I also posted some sample reading profiles in a blog post last week. Shortly, I will post examples of annotations. Feel free on your blog to talk about your personal feelings about the book as well. If you are doing a suspense or a thriller, get reading! Those annotations will be due by the end of Week Three.

As always, let me know if you have any questions! You can reach me through email on canvas or by commenting anywhere on the class blog!

Monday, January 8, 2018

Reading Profile Examples

I know some of you are eager to get started on next week's assignment and I've had a few questions as to what a reading profile looks like. It doesn't have to be formal, but it should summarize what your reading tastes are. You can include favorite books, authors, genres, etc. It's also helpful to explain why you like what you like. Below you'll find two samples of reading profiles. Remember there is no right or wrong way to do it! Include whatever you think is relevant for us to know! I'd like at least two paragraphs. Also, please comment on at least two of your classmate's reading profiles. We don't have discussion boards but I will be keeping track of how often you interact with your classmates. For the comments I'm not looking at length, just content. Share readers' advisory related stories, similar books or interests. If you have further questions please don't hesitate to contact me!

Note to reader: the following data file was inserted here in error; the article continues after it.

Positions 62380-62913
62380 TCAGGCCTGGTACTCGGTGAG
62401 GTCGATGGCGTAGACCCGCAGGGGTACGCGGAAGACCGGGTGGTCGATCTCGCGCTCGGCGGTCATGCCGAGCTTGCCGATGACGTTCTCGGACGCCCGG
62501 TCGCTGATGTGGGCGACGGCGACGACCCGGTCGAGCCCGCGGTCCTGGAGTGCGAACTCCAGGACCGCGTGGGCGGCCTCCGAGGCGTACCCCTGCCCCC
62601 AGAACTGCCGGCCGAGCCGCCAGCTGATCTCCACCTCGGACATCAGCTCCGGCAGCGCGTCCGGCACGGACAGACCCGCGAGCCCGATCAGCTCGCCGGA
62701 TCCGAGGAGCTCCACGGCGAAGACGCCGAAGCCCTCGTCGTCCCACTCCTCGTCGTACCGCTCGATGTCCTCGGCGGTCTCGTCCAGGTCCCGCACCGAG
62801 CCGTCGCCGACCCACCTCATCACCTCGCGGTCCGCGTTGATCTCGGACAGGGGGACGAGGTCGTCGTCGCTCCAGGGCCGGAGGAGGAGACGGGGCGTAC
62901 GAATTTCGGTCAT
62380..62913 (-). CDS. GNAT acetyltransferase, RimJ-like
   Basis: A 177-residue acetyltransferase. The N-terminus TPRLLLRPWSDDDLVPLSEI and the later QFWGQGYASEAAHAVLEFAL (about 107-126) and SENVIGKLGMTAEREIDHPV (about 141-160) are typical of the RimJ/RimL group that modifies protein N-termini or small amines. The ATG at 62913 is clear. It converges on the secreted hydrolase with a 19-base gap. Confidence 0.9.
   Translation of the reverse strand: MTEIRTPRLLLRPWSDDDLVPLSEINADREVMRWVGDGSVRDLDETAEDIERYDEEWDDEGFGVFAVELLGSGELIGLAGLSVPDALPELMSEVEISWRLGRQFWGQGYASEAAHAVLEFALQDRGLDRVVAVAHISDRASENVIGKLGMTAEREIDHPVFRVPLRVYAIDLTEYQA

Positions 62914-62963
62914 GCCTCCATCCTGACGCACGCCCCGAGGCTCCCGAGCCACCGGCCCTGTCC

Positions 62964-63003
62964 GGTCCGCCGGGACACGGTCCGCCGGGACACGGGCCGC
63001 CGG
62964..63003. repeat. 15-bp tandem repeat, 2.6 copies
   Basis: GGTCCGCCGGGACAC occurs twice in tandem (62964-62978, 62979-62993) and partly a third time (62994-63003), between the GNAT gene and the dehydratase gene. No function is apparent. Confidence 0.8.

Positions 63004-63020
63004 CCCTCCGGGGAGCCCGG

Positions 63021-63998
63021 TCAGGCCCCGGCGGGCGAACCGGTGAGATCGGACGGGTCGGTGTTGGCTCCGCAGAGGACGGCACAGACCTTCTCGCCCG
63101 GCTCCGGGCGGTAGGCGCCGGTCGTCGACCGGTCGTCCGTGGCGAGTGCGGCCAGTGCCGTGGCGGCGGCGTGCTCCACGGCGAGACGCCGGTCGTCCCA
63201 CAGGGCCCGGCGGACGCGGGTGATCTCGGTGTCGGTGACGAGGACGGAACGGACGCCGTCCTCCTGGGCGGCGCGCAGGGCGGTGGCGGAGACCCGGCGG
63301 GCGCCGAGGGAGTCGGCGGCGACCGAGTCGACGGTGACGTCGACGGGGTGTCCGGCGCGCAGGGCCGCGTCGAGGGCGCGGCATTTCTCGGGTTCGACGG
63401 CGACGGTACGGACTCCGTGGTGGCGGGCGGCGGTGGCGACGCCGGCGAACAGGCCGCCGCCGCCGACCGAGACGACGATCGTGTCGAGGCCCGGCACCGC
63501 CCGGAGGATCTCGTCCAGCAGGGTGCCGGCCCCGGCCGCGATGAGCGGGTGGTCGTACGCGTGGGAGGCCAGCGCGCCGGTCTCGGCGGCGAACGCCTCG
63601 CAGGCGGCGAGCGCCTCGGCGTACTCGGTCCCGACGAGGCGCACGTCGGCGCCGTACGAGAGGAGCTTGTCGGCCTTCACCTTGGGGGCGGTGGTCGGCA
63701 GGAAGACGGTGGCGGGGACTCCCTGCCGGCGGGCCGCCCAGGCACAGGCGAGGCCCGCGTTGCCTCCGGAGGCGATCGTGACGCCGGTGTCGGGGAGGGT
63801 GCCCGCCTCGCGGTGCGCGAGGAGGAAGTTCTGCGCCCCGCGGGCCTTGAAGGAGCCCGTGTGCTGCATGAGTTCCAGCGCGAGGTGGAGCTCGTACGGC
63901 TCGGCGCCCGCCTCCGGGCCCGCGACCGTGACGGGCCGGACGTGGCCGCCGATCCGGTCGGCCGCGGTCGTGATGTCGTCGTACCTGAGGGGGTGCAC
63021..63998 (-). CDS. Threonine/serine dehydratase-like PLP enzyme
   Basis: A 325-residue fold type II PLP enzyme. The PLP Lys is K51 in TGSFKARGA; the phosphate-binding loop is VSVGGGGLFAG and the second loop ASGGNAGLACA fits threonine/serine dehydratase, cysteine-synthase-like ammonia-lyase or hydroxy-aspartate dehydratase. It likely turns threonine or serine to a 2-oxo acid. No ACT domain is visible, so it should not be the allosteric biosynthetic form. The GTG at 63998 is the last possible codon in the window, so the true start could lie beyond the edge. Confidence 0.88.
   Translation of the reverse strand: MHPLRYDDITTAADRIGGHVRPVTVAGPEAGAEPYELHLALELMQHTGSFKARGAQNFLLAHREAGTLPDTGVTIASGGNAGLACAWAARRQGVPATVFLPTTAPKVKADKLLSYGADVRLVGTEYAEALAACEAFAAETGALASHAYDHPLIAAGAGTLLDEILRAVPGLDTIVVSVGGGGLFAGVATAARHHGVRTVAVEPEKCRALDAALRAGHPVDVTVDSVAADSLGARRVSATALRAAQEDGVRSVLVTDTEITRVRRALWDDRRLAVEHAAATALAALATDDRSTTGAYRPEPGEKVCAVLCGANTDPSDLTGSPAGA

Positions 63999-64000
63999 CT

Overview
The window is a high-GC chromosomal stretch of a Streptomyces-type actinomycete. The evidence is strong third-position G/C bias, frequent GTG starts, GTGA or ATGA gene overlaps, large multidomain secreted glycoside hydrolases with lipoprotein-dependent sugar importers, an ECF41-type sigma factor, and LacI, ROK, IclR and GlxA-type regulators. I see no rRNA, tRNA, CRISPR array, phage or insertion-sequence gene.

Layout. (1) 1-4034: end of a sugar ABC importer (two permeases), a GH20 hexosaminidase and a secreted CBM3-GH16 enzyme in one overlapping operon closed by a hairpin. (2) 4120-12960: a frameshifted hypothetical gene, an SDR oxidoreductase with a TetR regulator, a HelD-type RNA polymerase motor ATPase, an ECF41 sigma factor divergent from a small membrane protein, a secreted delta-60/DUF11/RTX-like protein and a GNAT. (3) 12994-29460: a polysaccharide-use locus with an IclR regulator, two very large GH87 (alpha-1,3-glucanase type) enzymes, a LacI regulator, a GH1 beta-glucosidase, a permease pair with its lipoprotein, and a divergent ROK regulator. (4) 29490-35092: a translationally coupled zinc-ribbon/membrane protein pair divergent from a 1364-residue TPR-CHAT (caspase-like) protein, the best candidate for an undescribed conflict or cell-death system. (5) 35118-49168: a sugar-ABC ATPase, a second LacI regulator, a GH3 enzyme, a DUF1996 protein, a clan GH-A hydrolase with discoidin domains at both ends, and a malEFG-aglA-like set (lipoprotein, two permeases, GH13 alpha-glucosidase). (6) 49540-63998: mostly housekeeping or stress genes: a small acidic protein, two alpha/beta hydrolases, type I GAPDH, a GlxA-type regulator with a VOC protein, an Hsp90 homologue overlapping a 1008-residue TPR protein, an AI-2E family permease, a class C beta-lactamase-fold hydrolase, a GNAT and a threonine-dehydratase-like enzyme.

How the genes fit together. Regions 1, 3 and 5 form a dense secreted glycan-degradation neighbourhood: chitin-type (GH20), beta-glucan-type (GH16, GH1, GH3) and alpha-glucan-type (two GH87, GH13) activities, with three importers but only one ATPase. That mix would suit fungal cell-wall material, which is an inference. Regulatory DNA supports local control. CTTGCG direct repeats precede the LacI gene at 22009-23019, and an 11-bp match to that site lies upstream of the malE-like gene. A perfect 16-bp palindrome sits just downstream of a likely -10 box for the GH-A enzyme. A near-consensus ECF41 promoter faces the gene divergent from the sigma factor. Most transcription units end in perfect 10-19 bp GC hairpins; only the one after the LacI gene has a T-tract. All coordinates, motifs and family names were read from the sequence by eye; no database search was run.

- READING PROFILE # 1 -